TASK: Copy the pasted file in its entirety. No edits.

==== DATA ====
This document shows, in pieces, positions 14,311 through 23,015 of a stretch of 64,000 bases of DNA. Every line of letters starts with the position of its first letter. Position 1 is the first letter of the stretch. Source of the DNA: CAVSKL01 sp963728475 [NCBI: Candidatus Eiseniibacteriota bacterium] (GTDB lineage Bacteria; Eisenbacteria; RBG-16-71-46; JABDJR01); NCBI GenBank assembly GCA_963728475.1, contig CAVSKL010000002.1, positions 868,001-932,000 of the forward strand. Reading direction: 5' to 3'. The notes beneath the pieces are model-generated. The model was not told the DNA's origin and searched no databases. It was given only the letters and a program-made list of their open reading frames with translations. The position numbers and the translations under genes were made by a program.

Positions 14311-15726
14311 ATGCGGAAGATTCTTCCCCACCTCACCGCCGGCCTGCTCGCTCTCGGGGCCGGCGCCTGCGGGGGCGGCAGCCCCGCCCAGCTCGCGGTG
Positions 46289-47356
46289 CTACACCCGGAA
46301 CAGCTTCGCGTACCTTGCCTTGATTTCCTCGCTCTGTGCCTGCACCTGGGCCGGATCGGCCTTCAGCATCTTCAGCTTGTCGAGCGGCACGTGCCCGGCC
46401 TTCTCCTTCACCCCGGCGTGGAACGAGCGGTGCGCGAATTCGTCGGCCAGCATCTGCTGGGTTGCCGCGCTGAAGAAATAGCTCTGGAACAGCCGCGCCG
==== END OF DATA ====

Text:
This document shows, in pieces, positions 14,311 through 23,015 of a stretch of 64,000 bases of DNA. Every line of letters starts with the position of its first letter. Position 1 is the first letter of the stretch. Source of the DNA: CAVSKL01 sp963728475 [NCBI: Candidatus Eiseniibacteriota bacterium] (GTDB lineage Bacteria; Eisenbacteria; RBG-16-71-46; JABDJR01); NCBI GenBank assembly GCA_963728475.1, contig CAVSKL010000002.1, positions 868,001-932,000 of the forward strand. Reading direction: 5' to 3'. The notes beneath the pieces are model-generated. The model was not told the DNA's origin and searched no databases. It was given only the letters and a program-made list of their open reading frames with translations. The position numbers and the translations under genes were made by a program.

Positions 14311-15726
14311 ATGCGGAAGATTCTTCCCCACCTCACCGCCGGCCTGCTCGCTCTCGGGGCCGGCGCCTGCGGGGGCGGCAGCCCCGCCCAGCTCGCGGTG
Positions 46289-47356
46289 CTACACCCGGAA
46301 CAGCTTCGCGTACCTTGCCTTGATTTCCTCGCTCTGTGCCTGCACCTGGGCCGGATCGGCCTTCAGCATCTTCAGCTTGTCGAGCGGCACGTGCCCGGCC
46401 TTCTCCTTCACCCCGGCGTGGAACGAGCGGTGCGCGAATTCGTCGGCCAGCATCTGCTGGGTTGCCGCGCTGAAGAAATAGCTCTGGAACAGCCGCGCCG